AKA’s 2016 Single ‘Dreamwork’ Has Gone 5 Times Diamond

Four of AKA's singles have been certified multi platinum and diamond.

In what's a first in South African hip-hop, and possibly South African music, AKA's 2016 single "Dreamwork," which features Yanga Chief, has been certified five times diamond by RiSA. The announcement was made at a private event in a fancy restaurant somewhere in the north of Joburg.

On the night, it was also announced that "One Time," a single AKA released in the same year, has also gone diamond. "The World is Yours" (2017) and "Caiphus Song" (2017) have also both gone eight times platinum. "The said that song was rubbish," AKA chipped in about "Caiphus Song."

"I would like to thank Yanga Chief, me and him did a lot of hard work on these songs. And also, thanks to Vth Season—Benza and Ninel, Tshiamo. And obviously, Sony," said the artist and producer.

This is a big year for AKA (just like all other years since 2011). His sophomore album Levels (2014) was certified seven times platinum in July. The album has also amassed over 11.9 million video views and 28 million combined streams.

AKA's latest album Touch My Blood (2018) was certified double platinum in March.

Platinum status is equivalent to 30,000 copies in South Africa. Diamond is ten times that, so "Dreamwork" has moved at least 1,5 million in sales. "One Time" has moved more than 300,000 copies and "The World is Yours" and "Caiphus Song" have each moved at least 240,000. Serious numbers, if you ask us.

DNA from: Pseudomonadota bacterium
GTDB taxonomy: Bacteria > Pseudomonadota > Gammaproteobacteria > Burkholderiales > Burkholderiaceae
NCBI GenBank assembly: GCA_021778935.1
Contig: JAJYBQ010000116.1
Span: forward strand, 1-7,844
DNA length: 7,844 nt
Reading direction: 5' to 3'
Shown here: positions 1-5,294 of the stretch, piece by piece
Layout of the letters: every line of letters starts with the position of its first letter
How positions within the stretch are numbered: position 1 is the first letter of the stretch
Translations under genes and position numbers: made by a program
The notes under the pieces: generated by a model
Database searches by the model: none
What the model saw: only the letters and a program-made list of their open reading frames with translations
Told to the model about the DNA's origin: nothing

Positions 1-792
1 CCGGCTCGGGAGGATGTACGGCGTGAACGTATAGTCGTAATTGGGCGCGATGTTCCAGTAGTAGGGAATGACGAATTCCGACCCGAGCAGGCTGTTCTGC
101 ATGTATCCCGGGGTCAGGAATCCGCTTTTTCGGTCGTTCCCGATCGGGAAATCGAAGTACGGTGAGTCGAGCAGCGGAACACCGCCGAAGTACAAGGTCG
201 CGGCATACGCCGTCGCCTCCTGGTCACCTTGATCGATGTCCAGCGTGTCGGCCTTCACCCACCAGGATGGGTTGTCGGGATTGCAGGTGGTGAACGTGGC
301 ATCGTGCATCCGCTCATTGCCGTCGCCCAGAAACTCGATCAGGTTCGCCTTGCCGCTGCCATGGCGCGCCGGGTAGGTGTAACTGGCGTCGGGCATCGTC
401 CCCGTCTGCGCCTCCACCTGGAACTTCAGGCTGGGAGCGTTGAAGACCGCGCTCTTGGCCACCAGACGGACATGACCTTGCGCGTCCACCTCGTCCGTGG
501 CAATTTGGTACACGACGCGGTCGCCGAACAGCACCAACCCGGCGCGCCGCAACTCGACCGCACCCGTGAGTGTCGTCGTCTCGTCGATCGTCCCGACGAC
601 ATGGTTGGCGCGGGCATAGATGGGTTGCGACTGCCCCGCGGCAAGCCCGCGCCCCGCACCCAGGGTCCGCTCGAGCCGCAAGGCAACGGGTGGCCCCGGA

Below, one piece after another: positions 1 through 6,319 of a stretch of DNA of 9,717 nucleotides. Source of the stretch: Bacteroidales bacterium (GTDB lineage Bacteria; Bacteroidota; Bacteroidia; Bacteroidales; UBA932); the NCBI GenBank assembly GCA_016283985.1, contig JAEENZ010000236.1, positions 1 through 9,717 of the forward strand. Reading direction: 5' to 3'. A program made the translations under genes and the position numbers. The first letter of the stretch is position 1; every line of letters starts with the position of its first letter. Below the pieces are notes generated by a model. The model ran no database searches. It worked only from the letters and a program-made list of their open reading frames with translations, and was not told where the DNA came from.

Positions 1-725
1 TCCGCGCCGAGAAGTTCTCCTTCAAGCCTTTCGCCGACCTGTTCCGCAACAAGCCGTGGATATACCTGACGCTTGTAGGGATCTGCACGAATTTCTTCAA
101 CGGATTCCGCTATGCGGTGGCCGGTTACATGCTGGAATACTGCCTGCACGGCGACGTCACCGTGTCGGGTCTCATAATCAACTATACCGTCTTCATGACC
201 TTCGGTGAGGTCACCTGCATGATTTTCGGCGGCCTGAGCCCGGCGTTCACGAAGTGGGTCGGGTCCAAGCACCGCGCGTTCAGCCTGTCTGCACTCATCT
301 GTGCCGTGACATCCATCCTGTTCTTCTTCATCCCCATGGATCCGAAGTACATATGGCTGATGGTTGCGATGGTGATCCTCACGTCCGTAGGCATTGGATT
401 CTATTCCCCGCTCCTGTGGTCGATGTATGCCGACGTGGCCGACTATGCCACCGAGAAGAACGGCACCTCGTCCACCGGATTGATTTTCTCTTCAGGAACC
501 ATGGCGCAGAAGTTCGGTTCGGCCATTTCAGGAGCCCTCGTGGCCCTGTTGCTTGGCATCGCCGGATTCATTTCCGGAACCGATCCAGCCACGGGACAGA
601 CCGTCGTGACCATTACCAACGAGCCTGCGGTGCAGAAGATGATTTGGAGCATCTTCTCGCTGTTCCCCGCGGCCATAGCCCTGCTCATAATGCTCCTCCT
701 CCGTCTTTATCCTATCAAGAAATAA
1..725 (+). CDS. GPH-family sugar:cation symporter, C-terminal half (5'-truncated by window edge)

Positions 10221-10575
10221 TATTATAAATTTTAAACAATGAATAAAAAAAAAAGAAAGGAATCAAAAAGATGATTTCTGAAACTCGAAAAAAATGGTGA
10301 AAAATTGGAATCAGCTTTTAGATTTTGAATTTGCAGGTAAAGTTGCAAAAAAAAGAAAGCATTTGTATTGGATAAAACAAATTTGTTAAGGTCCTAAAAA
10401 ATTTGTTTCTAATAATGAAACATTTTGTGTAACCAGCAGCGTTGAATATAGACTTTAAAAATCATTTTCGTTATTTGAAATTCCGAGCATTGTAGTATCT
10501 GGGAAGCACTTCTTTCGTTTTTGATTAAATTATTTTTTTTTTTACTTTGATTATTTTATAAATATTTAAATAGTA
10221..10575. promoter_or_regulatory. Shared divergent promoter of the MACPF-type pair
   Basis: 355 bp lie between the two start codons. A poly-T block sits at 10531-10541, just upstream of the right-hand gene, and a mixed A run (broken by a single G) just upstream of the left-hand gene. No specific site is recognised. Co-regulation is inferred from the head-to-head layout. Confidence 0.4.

AKA is currently working on a new album, which is believed to be coming this year. Last week, Supa Mega released two singles "Main Ou's" featuring YoungstaCPT and "F.R.E.E" which features Riky Rick and DJ Tira.

Stream the singles below:

(Photo by Gareth Cattermole/Getty Images)

The 10 Best HHP Songs Ranked

On the second anniversary of HHP's passing, we rank 10 of the South African hip-hop legend's best songs.

Jabulani Tsambo, popularly known by his alias HHP, was a pivotal part of South African hip-hop. Renowned for trailblazing the motswako sub-genre in the early 2000s, the rapper sadly passed away on October 24th, 2018 after a long and much publicised bout with depression.

During his active years, which span two decades (from 1997 to 2018), he was instrumental in breaking barriers and bridging the gap between kwaito and hip-hop in SA, from the late 90s to early 2000s.

He became a household name in the 2000s as he spearheaded the motswako movement, propelling it to the mainstream and solidifying his legendary status in the process.

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